20 Years of Travel #5: Berlin, Germany

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Next up on my 20 Years of Travel series is one of my favorite cities: Berlin. I first visited Berlin when Germany hosted the FIFA World Cup in 2006. I cannot even begin toBerlin Pictures 106Berlin Pictures 107 describe how vibrant and alive the atmosphere in Berlin was during this time. Welcoming us to Berlin as we disembarked the train at the Berlin Hauptbahnhof train station were crowds of Germans singing and cheering, for their team had just won their game. I knew right then that our time in Berlin was going to be a wild ride. We got to see the Brazil v Japan game, which was an amazing experience. I loved every minute from the energy of the city to all the friendly people.

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Things to see and do in Berlin:

  • Visit the Reichstag (see photo at the top of the page) – The Reichstag is the German Parliament building. On the right side of the building (if you are facing the front of it) is a moving memorial to all the political leaders who were assassinated for fighting against the Nazi party. You can reserve your visit to the Reichstag by visiting this page.
  • Berlin Wall – What remains of the Berlin Wall that divided Berlin into East and West 1780750_10151950832792986_1162444489_nBerlin after WWII has now basically become an art installation with displays of political statements, as well as statements of love and peace.
  • Brandenburg Gate – This monument was built in the 18th century and has since been the site for many historical and significant political events.

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  • Checkpoint Charlie – After WWII, Berlin was divided. The Soviet Union took control of East Berlin. This is how you can still tell if you are in East Berlin…check out the pedestrian traffic lights:
    The United States took control of West Berlin. They set up a border check called Checkpoint Charlie, which is now an outdoor museum display.

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  • Museum Island – This is a tiny island in the middle of Berlin that houses five museums, which are all worth a visit:
    • Altes Museum
    • Alte Nationalgalerie
    • Neues Museum
    • Pergamonmuseum
    • Bode-Museum11209378_10152871875932986_239430252201884767_n
  • Berliner Dom – This is a church that honors the reformationists of the 16th century, which include martin Luther, Huldrych Zwingli and John Calvin. The Dom is located near Museum Island.
  • Gemäldegalerie – This gallery houses stunning artwork by famous painters such as Raphael, Rembandt, Caravaggio and Vermeer.
  • Memorial to the Murdered Jews of Europe – One of the things that makes Berlin such an interesting and special place to visit is that it does not deny its horrific past. I believe the memorials, such as this one, represent a peaceful future where we learn from the evils of the past.

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  • DDR Museum – This is an interactive museum that represents life in the Soviet East Germany. It is located near Museum Island and is definitely worth a visit.Side trips from Berlin:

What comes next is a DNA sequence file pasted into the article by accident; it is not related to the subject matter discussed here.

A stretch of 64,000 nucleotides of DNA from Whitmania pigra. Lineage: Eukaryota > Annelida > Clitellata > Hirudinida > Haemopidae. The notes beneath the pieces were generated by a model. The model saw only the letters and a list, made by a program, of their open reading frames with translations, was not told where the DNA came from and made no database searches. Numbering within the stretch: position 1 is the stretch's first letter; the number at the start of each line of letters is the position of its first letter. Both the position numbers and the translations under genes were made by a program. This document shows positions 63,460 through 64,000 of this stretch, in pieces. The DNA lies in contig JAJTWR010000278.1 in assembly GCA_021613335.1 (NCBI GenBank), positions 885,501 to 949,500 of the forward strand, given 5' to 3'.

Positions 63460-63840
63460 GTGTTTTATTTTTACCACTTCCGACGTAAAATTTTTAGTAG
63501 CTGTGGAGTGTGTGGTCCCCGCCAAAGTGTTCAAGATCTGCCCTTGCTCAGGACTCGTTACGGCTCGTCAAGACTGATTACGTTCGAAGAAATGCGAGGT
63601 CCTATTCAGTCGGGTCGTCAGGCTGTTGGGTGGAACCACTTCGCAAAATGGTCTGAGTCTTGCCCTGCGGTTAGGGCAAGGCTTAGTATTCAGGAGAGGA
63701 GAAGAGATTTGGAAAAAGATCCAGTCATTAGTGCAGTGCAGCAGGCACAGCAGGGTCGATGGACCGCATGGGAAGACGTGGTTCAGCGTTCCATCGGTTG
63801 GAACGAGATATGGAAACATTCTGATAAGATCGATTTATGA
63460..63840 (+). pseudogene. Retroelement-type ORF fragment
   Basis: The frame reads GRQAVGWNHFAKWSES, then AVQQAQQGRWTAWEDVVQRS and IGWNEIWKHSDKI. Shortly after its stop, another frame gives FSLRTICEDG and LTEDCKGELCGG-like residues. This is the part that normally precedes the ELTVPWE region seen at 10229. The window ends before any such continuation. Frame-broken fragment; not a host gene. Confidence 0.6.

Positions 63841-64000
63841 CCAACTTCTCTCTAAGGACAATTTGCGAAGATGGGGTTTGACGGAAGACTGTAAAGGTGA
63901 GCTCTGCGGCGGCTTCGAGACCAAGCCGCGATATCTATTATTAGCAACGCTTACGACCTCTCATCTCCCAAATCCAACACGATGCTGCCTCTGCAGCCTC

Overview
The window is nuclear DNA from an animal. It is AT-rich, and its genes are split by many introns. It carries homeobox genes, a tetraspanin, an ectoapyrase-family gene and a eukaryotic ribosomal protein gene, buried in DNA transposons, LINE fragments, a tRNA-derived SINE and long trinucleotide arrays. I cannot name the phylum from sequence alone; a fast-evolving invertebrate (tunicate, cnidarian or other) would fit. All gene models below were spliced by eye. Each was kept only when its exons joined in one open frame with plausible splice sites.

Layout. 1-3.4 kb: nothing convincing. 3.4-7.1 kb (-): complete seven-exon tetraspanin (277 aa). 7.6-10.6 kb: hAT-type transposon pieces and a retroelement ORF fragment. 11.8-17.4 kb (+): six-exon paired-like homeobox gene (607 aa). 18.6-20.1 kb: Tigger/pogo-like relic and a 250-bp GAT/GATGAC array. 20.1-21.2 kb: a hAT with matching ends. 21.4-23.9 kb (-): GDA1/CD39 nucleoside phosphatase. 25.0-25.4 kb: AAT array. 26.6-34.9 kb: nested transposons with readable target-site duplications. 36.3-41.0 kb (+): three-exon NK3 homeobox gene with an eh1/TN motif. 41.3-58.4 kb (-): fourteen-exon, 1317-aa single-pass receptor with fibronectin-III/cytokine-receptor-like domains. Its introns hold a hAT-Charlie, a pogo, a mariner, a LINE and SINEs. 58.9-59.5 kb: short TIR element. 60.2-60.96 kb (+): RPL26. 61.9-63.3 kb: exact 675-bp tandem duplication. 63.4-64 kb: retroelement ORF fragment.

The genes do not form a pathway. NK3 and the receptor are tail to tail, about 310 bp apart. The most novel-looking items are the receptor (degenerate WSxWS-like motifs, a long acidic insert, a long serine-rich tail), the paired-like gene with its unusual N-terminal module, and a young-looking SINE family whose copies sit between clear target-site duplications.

Day Trips from Berlin:

  • Dresden – The city of Dresden is less than 200km outside of Berlin and accessible by train. During February 13-15th in 1945, Dresden was heavily bombed and almost10830921_10152770679987986_4315638381600018905_o complete destroyed by the Allies. Almost every building was damaged or demolished. This includes the three sites we visited: the museum complex called the Zwinger, the Royal Palace (pictured below) and the Frauenkirche (pictured on the right). The Zwinger includes a picture gallery, a porcelain collection and the royal cabinet of mathematical and physical instruments. Fortunately, even though the Zwinger was destroyed, the collection was removed prior to the bombing and saved. The baroque architecture gives Dresden an ashen look, which I find fitting after the WWII bombings.

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  • Sachsenhausen – During WWII, this was the site of a concentration camp that held mostly political prisoners. During the war, this camp housed a few notableBerlin Pictures 082 individuals including Stalin’s eldest son, who ended up dying at this camp under uncertain circumstances. However, our guide leans toward the theory that Stalin was offered a trade – his son for two high-standing Nazi officials that had been captured by the Russians. The theory states that Stalin refused this deal, and his son was dead a short time later. Another individual that was held at Sachsenhausen, Martin Niemöller wrote the following quote that has been immortalized in the U.S. Holocaust Memorial Museum in Washington, DC:
“First they came for the Socialists, and I did not speak out—
Because I was not a Socialist.
Then they came for the Trade Unionists, and I did not speak out—
Because I was not a Trade Unionist.
Then they came for the Jews, and I did not speak out—
Because I was not a Jew.
Then they came for me—and there was no one left to speak for me.”
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  • Potsdam – This town is a short train ride just outside of Berlin. It is home to the Sanssouci Palace. This was the summer palace of Frederick the Great, who was the King of Prussia from 1740-1786.

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As you can see, there is so much to do and see in and around Berlin. It is a city rich with culture and history. My husband and I have been to Berlin multiple times and each time we have an unique experience. This is a very special city and 100% worth a visit.

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